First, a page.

This month on Yesterday Uncovered we slip back to the 1960s
Sitting, in the shade, on a recliner at the side of my pool is Dizzy Greenfield, the author of, Strays and Relations so please help yourself to a glass of chilled bubbly, a plate of tapas, then make yourself comfortable and enjoy slipping back to the 1960s.
Thanks Pauline, this is wonderful.
Tell us a little about yourself.
My real name isn’t Dizzy, that’s my author name as Strays and Relations is about real people. I began writing six years ago and right now I’m working on a novel for young adults – a new genre for me.
My work background was originally in animal care, but later I left the primates behind to pursue youth worker training. Then, eighteen years ago I said goodbye to working with young people too, when my partner, Will, and I set up a blacksmith’s forge. Since then nothing has ever gone exactly to plan but we do laugh a lot! We live in an isolated location in the West Country, with a couple of whippets. It’s usually a tranquil place, with few interruptions from humans, but it’s amazing how demanding the dogs and bats can be! In summer, the bats have a nursery up our chimney and in the morning I often find one that’s fallen into the hearth. Then it’s a call to the bat rescue team – but that’s another story! I’m sure there’ll be more stories featuring Will and Dizzy in the future, as readers seem to be enjoying hearing about our chaotic lifestyle!
What inspired you to write about the 1960s?
I was born to an Irish Catholic mother, Marie. She was very young when she found herself alone and pregnant in 1968. It wasn’t until I was born that the midwife informed her that she’d been expecting twins all along. There weren’t so many scans back then! Sadly, my twin died. For various reasons, Marie was unable to keep me and I was fostered, then adopted in Somerset, where I was born. Again, support for single parents was often lacking in the sixties and the circumstances in which Marie found herself were unfortunately all too common.
When I finally found my birth file it was shocking to read what had happened. I longed to find out if Marie had survived and, if so, what had happened to her?
Tell us little about the story and its plot without giving too much away.
The book tells how, almost thirty years later, I embark on a trip to find my roots. The first stop is a trip to Ireland, made with my best friend, Sugar. There, we find what we think is Marie’s grave and I give up the search for my birth mother.
The story then jumps to six years later. Even though I have built a life with Will at the blacksmith’s forge, surrounded by rather odd animals and with a lovely daughter of my own, something is still missing.
What starts like one of those ordinary summer days, ends with an extraordinary letter in the post from social services. It changes everything. My birth father, Tommy, wants to make contact with me. Not only that, but my mother is also alive and well, and wants to hear from me too!
Next is the account of what happens with the arrival of a huge and boisterous group of new relations, who are very different from my adoptive family and how we all try to make sense of the situation we’ve been thrown into.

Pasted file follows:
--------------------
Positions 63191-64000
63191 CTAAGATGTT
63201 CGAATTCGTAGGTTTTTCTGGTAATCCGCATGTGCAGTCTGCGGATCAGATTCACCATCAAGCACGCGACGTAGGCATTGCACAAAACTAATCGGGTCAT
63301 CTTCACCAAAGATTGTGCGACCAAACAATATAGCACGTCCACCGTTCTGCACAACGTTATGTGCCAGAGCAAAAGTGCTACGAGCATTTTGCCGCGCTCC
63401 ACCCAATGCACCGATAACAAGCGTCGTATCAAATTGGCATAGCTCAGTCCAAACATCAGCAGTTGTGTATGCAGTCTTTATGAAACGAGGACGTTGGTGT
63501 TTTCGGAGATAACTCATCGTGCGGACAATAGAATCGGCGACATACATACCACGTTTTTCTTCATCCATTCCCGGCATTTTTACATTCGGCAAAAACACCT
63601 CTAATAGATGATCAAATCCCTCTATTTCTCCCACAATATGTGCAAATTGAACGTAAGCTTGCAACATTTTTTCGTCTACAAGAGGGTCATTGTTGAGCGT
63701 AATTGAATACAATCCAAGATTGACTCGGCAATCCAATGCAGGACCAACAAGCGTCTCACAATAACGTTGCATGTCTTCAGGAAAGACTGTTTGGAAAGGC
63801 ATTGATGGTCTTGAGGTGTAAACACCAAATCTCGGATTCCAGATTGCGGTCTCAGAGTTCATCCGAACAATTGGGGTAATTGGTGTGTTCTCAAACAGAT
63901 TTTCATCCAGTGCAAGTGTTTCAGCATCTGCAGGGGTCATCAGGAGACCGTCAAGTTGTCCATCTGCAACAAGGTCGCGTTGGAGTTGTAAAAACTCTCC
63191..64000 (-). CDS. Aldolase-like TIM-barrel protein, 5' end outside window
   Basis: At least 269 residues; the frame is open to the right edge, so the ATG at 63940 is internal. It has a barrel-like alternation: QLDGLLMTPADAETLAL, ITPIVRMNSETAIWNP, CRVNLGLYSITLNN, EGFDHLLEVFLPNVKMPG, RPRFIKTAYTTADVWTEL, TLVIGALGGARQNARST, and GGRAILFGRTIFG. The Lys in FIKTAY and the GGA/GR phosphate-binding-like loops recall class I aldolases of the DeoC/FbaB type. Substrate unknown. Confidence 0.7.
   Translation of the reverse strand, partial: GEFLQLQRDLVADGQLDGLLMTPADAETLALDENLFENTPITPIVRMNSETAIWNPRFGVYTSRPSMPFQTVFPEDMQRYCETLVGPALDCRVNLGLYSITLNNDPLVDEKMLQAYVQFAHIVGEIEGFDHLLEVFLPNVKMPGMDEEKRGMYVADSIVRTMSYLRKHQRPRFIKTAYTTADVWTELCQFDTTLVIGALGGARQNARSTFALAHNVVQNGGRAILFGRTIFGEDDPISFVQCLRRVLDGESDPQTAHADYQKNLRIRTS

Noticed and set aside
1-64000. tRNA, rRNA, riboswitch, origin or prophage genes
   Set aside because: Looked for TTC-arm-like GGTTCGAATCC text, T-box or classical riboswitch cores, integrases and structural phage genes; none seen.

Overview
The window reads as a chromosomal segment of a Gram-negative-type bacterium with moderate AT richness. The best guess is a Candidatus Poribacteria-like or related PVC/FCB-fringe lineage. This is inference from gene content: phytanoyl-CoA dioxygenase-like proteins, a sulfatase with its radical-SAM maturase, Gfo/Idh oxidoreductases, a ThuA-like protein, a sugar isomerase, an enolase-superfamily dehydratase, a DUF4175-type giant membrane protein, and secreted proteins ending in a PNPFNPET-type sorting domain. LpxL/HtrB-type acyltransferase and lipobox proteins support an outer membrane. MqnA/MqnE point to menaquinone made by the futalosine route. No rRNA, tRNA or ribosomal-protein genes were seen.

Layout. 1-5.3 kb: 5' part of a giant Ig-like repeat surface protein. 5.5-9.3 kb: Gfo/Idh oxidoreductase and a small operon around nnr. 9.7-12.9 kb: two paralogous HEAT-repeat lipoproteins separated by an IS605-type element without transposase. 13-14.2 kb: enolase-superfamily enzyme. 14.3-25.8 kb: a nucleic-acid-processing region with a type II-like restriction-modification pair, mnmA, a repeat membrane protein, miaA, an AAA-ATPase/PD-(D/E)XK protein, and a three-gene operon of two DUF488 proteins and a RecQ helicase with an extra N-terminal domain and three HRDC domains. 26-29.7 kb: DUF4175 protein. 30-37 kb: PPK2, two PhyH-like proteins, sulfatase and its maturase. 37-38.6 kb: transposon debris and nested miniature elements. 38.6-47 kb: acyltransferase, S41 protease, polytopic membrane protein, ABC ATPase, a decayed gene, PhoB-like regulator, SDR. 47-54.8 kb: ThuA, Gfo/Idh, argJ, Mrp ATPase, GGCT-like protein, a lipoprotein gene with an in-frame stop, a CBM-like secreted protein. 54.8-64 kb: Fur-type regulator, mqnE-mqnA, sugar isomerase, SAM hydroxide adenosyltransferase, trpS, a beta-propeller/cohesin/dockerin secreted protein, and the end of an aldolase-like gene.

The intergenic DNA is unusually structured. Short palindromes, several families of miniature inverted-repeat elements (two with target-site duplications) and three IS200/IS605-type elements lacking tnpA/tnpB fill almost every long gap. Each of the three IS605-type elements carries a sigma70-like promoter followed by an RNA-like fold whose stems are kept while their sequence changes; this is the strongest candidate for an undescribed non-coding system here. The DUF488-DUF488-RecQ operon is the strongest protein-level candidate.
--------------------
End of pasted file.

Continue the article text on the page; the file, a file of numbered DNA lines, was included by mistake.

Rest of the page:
Originally the book was written for friends and family, but I got completely carried away! Four drafts and five years later I started to listen to my writing mates, they kept saying that it would be of interest to people and I should think about publishing.
I didn’t try to find a traditional publisher, but my bestie writing mate, Gill, encouraged me to try for a one-to-one session with an agent. It was a positive encounter and gave me some extremely useful advice about where to start the book. Afterwards I shoved the manuscript in the drawer and tried to forget about the whole darn thing – but I couldn’t!
Is any part of the story based on facts / real events?
It’s a true story - only the names, and one or two of the locations have been changed.
Are any of the characters based on someone real or are they pure fiction?
All are based on real people. My birth family are such characters they didn’t need much embellishment. But of course, it’s only told from my point of view.
If research was necessary what did this involve?
That involved piecing together information in my birth file, pulling out documents and letters, then making sense of what happened to who and when. Mainly though, it was from many conversations with my birth mother as we got to know each other and I learned what had happened to her. After the phone chats ended I would immediately write down the conversations.
I’d previously travelled to meet members of my birth family, but during the writing I revisited them and some of the locations.
When I’d finished the first draft, I got back on the train and went to see Marie, to show her what I’d done. It was very important that she was comfortable with the book.
After this, I reworked the start of the book as suggested by the agent.
Then Gill stepped in again, along with Brenda from Silver Crow Books and they enabled me to finish the final draft. I couldn’t have done it without them.
Matador accepted my manuscript, and it’s all been terribly exciting since then!
Thank you for inviting me, Pauline. Cheers!
Thank you for stopping by and meeting Dizzy